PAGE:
HOUSTON — Harris County Judge Lina Hidalgo announced a "small army" of 200 contact tracers will be ready and trained by May 15 to track and help stop the spread of COVID-19.
Another 100, Hidalgo said, would be ready by the end of the following week. The city of Houston is also hiring contact tracers, nurses, and epidemiologists through virtual job fairs.
The tracers essentially track how the virus is spreading by calling people who have tested positive. They will ask where that person has been, who they have been in contact with, and other questions to understand how the virus may have spread from that person to others and who else may also potentially have it.
The goal is to get anyone who has been in contact with someone who is positive to self-isolate and interrupt the virus' spread.
"That way we prevent others from being infected – from getting sick," Hidalgo said.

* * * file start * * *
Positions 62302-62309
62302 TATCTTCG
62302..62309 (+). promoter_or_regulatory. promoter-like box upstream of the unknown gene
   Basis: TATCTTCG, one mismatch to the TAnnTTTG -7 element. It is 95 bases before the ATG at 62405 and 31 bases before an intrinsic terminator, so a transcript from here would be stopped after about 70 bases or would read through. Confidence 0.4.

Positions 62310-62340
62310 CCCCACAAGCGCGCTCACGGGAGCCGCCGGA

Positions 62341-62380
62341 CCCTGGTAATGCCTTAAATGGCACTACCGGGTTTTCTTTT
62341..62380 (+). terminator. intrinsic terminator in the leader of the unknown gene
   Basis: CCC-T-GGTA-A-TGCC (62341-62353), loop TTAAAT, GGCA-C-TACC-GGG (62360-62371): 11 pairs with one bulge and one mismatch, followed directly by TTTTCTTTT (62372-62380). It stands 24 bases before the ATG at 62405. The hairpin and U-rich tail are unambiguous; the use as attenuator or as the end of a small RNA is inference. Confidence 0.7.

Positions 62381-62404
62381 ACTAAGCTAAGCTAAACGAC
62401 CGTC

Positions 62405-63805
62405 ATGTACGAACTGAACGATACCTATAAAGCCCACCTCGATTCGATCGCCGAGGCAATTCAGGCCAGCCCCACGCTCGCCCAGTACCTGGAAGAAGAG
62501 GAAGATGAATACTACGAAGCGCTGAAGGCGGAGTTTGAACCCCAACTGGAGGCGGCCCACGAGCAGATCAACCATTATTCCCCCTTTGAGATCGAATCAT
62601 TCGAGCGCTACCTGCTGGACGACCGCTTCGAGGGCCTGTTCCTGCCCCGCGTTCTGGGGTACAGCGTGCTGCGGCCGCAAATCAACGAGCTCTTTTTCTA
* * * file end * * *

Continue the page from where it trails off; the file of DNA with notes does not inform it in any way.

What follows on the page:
Contact tracing also helps health officials identify and narrow down who should get tested, and if those people need to self-isolate.
"Try to give as much information as you can to help them do their job," said Dr. Umair Shah, executive director of Harris County Public Health. "None of us know if we’re going to test positive tomorrow or the next day, so its helpful to know who we’ve been around."
The success of contact tracing is dependent on the community, Hidalgo said, urging people to stay home as much as possible to prevent possible exposures.
"This diverse army of tracers simply cannot keep up if people are out and about as life were back to normal" said Hidalgo. "We've been moving heaven and earth to do everything possible to contain the spread of this in light of the state's reopening which I still believe is too fast."
These callers will never ask for your social security number, bank account info, or immigration status.
Contact tracing is free to the community; tracers get paid with money from the CARES Act, Hidalgo said. Health officials are still encouraging people to get tested at a community site for free.
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